The Student Welcome Letter
Dr. Mary-Beth A. Cooper, President
September 17, 2015
This is my favorite time of the year.
While it is true that summer is over, and our work must now begin, for me it means that you have returned to campus. The classrooms, residence halls, fields and courts, Wellness Center, and corners of the campus union that have waited these months for your return now team with energy and voices and imagination.
Welcome back to this 130th year in the history of Springfield College. I know that summer involved some combination of vacation, work, travel, and service for you. It is my hope that you returned to the campus rested and with new vigor to approach your studies and other commitments this fall semester.
My summer vacation included visits with many of our wonderful alumni, a great bike trip in Vermont, a little quiet time at the beach, and some family events—including my son Calvin’s (now Airman Cooper) graduation from Air National Guard boot camp in Lackland, Texas. But through it all, I looked forward to what this year will bring for us, and to being back on the campus with all of you.
Last year, we went through a rigorous rebranding effort to make Springfield College better known, unifying our messaging and graphics. You will notice our new brand on signage around the campus, the logo on our team uniforms, and the S on the newly painted floor of Blake Arena.
I especially hope you pay attention to the updated brand on the campus union mural. It bears the words that our students, alumni, and the public most associate with our college.
We have hired extremely talented new faculty members in programs across the College to help you achieve your academic goals. We have named a Title IX coordinator and added community service officers who conduct campus-wide foot patrols on all shifts.
These are just a few ways we are working to make our environment student-centered so that your learning experiences can be transformative. In fact, we are looking at everything that we do here, to make sure that your education has worth and meaning.
We are always looking for ways to improve and increase and develop and advance. Every decision I make, every opportunity I consider for Springfield College, is done with only one thing in mind: You.
So, I ask you to hold up your end of the relationship. Seek out every opportunity you can. Whether conducting research with our faculty, participating in clubs or athletic teams, or providing community service in the Humanics spirit, today’s experiences become tomorrow’s proficiencies.
The value in a Springfield College education is found in the numerous and meaningful hands-on experiences that our students have, in most cases from the very first semester. It is also found in the commitment that our faculty and staff, including myself, make to your success. From the Cooper Cup to Commencement, I look forward to watching you and being part of your experience.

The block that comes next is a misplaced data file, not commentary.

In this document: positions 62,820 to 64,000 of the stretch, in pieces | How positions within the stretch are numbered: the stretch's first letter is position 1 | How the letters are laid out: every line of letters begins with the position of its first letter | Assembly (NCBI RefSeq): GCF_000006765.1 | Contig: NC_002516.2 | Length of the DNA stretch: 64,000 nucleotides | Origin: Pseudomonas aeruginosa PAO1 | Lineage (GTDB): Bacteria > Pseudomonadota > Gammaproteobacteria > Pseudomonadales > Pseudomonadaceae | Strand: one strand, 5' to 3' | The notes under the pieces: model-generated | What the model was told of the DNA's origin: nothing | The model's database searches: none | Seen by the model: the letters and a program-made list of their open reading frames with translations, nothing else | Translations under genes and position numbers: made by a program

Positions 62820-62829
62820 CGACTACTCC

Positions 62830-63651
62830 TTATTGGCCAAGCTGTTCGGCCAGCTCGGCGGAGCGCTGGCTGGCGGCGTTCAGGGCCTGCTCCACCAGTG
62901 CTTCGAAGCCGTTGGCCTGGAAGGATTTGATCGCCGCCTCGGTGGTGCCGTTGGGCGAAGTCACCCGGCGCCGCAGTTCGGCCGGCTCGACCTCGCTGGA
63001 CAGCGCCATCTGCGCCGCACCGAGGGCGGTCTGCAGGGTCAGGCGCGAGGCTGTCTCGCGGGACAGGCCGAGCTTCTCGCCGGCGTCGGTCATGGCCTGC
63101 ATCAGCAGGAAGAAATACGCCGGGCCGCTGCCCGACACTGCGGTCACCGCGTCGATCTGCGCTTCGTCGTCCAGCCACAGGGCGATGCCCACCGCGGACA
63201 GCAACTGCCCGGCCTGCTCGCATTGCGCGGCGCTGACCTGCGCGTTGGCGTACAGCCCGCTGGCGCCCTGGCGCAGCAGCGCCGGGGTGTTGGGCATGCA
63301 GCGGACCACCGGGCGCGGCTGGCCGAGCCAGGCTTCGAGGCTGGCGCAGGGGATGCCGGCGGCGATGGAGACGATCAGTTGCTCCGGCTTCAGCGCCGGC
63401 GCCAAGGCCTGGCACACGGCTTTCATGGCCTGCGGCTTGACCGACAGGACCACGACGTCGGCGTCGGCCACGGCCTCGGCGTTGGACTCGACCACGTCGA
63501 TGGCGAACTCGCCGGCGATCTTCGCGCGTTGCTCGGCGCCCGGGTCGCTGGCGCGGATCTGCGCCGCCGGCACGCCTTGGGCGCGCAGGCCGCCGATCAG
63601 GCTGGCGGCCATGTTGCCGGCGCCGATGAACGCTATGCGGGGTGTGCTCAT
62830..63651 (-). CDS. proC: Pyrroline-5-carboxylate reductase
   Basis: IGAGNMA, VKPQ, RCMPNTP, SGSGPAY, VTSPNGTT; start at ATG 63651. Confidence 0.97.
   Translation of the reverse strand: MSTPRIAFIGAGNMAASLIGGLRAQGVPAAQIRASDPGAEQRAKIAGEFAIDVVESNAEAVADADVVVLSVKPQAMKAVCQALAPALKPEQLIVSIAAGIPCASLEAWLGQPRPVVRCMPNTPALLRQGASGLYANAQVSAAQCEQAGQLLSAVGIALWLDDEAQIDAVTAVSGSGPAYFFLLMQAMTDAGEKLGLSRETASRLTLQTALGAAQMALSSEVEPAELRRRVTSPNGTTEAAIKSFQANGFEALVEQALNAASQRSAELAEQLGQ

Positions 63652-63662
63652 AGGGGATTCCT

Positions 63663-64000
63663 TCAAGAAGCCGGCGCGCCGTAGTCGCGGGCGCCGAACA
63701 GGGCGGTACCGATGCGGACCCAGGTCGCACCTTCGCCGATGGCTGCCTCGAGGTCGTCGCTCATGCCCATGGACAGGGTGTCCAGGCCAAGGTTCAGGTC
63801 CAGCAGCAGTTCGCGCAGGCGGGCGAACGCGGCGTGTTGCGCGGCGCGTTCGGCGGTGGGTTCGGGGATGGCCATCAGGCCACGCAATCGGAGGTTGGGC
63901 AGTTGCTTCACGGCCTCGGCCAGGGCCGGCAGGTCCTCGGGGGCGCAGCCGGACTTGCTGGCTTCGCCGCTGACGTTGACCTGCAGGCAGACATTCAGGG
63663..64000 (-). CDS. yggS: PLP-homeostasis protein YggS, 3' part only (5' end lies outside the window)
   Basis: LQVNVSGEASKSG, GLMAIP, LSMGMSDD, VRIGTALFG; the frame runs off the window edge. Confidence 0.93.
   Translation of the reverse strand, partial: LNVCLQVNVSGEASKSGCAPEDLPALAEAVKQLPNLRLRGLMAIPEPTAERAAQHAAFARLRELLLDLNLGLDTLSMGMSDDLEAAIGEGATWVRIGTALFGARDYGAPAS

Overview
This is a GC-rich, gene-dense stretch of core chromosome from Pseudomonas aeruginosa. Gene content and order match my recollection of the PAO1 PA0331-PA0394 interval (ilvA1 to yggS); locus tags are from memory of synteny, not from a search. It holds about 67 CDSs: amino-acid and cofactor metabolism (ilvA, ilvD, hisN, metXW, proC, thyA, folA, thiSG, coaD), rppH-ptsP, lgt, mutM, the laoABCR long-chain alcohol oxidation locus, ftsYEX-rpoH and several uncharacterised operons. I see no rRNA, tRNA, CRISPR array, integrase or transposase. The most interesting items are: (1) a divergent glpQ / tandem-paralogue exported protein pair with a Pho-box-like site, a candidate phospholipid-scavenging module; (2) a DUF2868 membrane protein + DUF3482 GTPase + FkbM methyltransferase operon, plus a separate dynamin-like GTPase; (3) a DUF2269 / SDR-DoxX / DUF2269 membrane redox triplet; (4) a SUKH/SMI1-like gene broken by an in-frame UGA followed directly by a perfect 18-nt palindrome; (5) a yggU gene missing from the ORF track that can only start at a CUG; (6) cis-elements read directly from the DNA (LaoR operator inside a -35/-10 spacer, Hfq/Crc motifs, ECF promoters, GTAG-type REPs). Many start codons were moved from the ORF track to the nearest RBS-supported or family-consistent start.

As I said to those of you who attended New Student Assembly, I was especially moved by a recent blog entry written by one of our students—junior Kendall Krafick, one of our NSO leaders.
With apologies to Disney, Kendall called Springfield College “the most magical place on earth.” She captured our spirit, our traditions, our commitment, and the wide range of what we offer our students.
Here are a few of her words:
“The campus is beautiful, the people are wonderful; I’m not even close to being done bragging.”
“At Springfield College, there are many opportunities students and faculty can get involved with. No matter who you are, odds are you will find something on campus that you’re passionate about.”
(If you haven’t seen it, read her piece in its entirety on the Springfield College Facebook page.)
Just like Disney, the magical things at Springfield College don’t happen by magic. They happen through the hard work of the dedicated members of our faculty and staff.
I encourage you to get involved and make everything you can of your experience here. Take advantage of all we have to offer, every magical moment. Utilize all of the resources that are available to you while you are here.
And make sure to pay it forward—participate in our traditions of caring for others, both on the campus and in the community. If you are an upper-class student, reach out to our students who are new to the campus.
This is a time of opportunity—help each other along. That’s what we do here. We are a community where service to others has a long and rich tradition. Be a part of it!
Mary-Beth A. Cooper, PhD, DM